He outstretched his hand for the book. I handed it to him and he flipped to the backpages.
— May I?
— Sure.
He stood upright, cleared his throat and proceeded to read six or so lines from the final paragraph, a paragraph that stretches for page after page, ending triumphantly
— “…and his heart was going like mad and yes I said yes I will Yes.”

I was blown away.

* * *

I am often asked why Orangefiery, and I do wish I had a shorter answer. It’s a word that, as far as I know, Joyce invented – one in a lexicon of more than 30,000 words used in “Ulysses.” It appears in a paragraph to do with communication between two characters, in the Cyclops passage, which is close enough to our domain of work. (“Communication was effected through the pituitary body and also by means of the orangefiery and scarlet rays emanating from the sacral region and solar plexus.”) I could have chosen hundreds of other words from the book, or from somewhere else, but I liked this one. It’s familiar, but different. It’s more interesting to me than Kuczkowski Associates or Partners or Group or Consulting. My kids like it. And, happily, the domain name was available.

* * *

I’ve been reading Kevin Birmingham’s “The Most Dangerous Book: The Battle for James Joyce’s Ulysses.” In it, Birmingham chronicles the publication history of Ulysses, which was banned in the United States for obscenity from 1922 to 1934.

It’s an amazing story. Prior to reading Birmingham’s book, I always judged Ulysses by its content. I could see what would have been regarded as obscene, of course, but I never quite grasped why it would ever have been banned, or what was so remarkable about it. So much music, film and literature in our modern world similarly conveys the inner thoughts and vices of its subjects, we’ve come to take it for granted in our art.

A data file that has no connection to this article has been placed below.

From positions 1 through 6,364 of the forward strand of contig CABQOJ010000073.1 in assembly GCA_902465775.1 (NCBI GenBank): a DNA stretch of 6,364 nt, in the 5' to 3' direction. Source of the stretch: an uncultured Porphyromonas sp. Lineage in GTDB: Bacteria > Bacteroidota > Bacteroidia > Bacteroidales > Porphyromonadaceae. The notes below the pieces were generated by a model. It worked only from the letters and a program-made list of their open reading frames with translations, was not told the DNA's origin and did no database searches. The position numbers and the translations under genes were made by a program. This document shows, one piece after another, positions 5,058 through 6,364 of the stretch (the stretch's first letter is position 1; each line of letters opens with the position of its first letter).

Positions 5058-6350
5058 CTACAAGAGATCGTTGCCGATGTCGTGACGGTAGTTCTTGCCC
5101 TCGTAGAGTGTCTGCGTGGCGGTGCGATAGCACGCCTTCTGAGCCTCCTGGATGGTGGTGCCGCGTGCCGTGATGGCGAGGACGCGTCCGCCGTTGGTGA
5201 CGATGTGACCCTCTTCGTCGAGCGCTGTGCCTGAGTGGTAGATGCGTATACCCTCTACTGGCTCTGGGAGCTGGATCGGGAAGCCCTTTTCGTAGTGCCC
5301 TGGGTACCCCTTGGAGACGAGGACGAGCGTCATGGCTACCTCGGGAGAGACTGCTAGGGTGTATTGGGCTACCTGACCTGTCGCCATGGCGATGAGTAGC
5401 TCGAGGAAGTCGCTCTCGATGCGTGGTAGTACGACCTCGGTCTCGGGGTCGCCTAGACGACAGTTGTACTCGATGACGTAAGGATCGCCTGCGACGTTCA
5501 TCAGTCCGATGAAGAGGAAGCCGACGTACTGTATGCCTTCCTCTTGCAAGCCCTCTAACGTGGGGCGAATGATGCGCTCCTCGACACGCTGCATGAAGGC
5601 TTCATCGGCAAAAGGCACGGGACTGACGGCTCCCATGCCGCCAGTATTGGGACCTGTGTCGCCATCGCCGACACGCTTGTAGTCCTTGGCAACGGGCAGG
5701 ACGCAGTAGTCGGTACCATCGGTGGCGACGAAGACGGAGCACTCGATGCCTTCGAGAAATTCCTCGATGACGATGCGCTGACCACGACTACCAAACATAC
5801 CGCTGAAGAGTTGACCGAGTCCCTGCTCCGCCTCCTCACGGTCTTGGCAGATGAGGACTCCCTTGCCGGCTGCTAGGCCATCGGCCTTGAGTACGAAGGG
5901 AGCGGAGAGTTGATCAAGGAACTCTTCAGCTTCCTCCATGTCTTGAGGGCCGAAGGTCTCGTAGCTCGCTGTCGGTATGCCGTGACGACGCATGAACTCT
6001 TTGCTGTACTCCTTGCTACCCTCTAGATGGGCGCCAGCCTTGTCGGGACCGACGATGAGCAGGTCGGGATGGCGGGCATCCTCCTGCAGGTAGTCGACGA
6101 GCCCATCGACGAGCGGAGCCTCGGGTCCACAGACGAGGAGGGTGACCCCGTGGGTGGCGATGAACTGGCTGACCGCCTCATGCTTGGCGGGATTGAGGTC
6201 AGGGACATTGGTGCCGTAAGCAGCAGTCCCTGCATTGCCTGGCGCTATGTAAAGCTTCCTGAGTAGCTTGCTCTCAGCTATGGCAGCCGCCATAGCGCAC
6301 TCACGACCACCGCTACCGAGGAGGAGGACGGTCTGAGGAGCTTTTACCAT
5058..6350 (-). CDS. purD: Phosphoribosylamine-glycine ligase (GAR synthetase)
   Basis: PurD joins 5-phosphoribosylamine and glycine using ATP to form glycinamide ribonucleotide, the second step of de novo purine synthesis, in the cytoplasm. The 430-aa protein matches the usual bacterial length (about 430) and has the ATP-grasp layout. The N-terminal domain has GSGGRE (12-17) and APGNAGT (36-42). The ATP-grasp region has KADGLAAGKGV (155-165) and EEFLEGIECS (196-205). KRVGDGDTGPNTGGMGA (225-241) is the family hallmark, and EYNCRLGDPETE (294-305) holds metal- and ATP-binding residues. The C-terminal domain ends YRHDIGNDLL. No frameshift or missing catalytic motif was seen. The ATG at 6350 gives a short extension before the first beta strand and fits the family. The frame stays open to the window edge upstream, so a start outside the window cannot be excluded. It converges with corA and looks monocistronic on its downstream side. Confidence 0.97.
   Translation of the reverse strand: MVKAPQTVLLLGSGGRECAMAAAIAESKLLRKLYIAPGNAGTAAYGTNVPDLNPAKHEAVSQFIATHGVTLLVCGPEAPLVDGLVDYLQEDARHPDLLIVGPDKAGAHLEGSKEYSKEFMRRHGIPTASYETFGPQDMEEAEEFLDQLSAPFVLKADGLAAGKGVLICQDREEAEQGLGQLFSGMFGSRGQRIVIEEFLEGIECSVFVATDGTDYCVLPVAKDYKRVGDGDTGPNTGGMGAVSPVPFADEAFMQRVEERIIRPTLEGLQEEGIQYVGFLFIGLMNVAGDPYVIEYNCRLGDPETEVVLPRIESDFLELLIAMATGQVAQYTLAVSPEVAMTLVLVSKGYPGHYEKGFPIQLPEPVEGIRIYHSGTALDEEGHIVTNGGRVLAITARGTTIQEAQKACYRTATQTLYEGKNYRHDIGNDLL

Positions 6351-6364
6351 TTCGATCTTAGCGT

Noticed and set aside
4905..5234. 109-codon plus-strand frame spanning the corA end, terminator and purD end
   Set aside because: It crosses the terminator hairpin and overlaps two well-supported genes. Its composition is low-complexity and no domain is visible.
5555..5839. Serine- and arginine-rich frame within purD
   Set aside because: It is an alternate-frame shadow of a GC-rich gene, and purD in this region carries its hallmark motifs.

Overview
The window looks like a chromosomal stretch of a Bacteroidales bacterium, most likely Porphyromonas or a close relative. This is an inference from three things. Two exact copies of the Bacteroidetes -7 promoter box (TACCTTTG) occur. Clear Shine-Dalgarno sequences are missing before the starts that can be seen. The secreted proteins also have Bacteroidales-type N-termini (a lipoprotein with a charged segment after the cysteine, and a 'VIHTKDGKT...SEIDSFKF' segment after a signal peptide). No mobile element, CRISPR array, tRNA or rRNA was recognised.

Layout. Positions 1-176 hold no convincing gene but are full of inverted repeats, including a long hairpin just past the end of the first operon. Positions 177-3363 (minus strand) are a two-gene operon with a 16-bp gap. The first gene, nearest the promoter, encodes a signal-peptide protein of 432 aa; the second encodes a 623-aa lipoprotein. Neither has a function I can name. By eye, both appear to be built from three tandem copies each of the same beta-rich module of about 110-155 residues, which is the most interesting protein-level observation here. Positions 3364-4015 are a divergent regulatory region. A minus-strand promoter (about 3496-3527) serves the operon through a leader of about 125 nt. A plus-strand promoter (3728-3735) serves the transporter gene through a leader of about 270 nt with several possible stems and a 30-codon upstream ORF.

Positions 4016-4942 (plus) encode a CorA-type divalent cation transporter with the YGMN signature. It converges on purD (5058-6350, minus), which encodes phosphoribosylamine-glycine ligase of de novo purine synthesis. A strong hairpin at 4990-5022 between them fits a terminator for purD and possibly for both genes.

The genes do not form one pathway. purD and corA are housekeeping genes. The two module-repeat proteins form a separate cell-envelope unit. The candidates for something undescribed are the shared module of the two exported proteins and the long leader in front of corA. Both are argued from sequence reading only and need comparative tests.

As Birmingham argues, the legal case against Ulysses, its success as an underground sensation, and ultimately the legal decision that it was, in fact, art and not pornography — helped reshape literature. It established new boundaries for what modernist literature could be. Or more correctly, what modernist literature could be published.

In the 1920s, vice squads patrolled bookstore shelves, ferreting out lewd publications. Books were banned. The entire attitude about obscenity seems counterintuitive from today’s perspective: If Joyce’s novel today seems descriptive of human thought processes, the fear of the 1920s was that it would inspire lewd thoughts among the innocent.

The institutions that supported censorship were surprising. The U.S. Postal Service did not just deliver the mail; it often sat in judgment of what was acceptable content. (For a decade, while Ulysses was banned in the U.S., the postal service intercepted published copies of the book in the mail and burned them. Unknown numbers of the first thousand copies of Ulysses were turned to ash by postal clerks.)

In 1920, while three New York judges were ruling on obscenity charges brought against the publishers of The Little Review, which had serialized chapters of Ulysses, Joyce was still revising the book. The case was lost, the women were fined $100 and the book was banned, even prior to its publication. A decade later, in a decision that is reprinted in my copy of “Ulysses,” Judge John Woolsey declared that he had read “Ulysses” and “in spite of its unusual frankness, I do not detect anywhere the leer of the sensualist. I hold, therefore, that it is not pornographic.” The book was permitted to be sold openly in the United States.